In addition to the above guarantees there were two other 100% guarantors of the Universal Plastics note, Surgical Engineering and Research Corporation, a bankrupt, and Shoulder Savers, Inc.

A "Loan Agreement" (SBA Form 161) was executed on April 24, 1968 by the president of Universal Plastics, William P. Burbridge, and, was attested to by the secretary of said corporation, Irving Dubrin.

An "Authorization" (i. e., Loan Authorization) was prepared by SBA and signed only by W. E. Woodman, Regional Director, SBA on March 1, 1968.

One of the conditions agreed to by the borrower corporation in said Loan Agreement, and, which provision was embodied by SBA in the authorization as a condition of the loan is as follows:

 
"Borrower to execute an agreement providing that during the life of this loan, it will not, without prior written consent of SBA, make any changes in its management team, limited to officers and directors active in the day-to-day operations of the borrower's business. SBA to receive notification 30 days prior to any contemplated change."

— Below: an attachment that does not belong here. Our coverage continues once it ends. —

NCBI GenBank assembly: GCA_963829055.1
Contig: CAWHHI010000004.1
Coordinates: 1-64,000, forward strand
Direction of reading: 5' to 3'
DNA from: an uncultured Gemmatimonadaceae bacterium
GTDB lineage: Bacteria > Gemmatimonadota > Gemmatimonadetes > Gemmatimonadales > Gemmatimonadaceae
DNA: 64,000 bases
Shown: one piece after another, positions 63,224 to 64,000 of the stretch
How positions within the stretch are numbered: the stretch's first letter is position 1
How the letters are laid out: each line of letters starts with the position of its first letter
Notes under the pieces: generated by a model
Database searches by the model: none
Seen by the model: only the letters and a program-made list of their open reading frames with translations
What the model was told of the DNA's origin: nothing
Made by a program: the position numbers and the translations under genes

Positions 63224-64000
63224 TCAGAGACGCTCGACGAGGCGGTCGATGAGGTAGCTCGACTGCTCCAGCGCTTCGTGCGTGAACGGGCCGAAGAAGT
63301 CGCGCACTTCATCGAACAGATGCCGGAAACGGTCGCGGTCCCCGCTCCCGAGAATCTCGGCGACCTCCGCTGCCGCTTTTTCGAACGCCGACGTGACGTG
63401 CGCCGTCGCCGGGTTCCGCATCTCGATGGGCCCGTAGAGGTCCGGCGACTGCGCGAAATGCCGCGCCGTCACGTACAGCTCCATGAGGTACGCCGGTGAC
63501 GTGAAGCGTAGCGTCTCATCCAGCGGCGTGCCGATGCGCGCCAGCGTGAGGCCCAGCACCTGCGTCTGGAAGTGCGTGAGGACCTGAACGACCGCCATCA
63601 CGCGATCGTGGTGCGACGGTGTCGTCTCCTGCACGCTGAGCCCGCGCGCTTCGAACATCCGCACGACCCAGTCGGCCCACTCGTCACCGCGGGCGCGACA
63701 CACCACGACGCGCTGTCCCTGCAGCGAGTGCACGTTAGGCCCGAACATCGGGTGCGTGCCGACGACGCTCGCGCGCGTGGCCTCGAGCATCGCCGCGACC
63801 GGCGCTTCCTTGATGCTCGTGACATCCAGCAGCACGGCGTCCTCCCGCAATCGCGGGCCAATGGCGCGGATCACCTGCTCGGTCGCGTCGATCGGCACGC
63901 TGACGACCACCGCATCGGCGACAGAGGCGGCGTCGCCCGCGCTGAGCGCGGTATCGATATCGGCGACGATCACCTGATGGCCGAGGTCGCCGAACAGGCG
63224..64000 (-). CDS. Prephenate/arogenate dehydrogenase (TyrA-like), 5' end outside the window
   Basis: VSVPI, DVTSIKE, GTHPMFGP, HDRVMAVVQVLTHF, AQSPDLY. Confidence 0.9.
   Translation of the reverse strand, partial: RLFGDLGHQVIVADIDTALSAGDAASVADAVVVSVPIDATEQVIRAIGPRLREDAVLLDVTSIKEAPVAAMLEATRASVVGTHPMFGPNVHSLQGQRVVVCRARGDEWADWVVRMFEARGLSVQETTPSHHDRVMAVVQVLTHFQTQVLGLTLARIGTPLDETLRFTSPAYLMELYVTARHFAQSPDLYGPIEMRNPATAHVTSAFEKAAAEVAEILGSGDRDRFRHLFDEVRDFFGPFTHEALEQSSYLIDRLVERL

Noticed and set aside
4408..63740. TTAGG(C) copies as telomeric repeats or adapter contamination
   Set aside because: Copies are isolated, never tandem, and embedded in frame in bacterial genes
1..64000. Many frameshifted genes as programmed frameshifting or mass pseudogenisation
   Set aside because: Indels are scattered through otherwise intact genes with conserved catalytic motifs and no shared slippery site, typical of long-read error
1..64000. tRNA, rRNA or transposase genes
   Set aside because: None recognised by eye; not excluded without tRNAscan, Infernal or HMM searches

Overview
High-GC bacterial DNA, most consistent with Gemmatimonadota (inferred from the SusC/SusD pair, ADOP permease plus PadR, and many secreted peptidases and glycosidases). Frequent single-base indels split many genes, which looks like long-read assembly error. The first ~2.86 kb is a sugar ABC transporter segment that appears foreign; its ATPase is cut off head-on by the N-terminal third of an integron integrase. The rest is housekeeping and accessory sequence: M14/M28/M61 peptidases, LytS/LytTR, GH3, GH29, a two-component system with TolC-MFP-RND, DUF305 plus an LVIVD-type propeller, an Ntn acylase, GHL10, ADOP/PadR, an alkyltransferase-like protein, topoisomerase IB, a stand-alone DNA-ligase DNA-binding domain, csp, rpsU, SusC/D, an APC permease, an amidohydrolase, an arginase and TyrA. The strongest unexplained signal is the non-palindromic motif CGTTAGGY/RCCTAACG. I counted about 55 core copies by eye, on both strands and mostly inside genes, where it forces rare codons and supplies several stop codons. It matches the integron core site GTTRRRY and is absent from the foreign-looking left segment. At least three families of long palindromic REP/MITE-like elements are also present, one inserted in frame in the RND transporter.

A change in the management team of Universal Plastics was effected during 1968 without the written consent of SBA and without the requisite 30 days notice being given to SBA. The SBA subsequently waived the above notice and consent requirement by a letter furnished to the attorney for the borrower, Universal Plastics. The corporation *1125 continued its operations under the new management team.

Although the guaranty agreement signed by Meis showed on its face that his liability was limited to 45%, the plaintiff elected to assert and did, in fact, only plead in its complaint for recovery of 10% (of the balance due on the note) against the guarantor Meis. Plaintiff asserted a 5% claim on the balance due on said note against Dubrin, and a claim for 100% of the balance due on the note was asserted in the plaintiff's suit against guarantor Burbridge.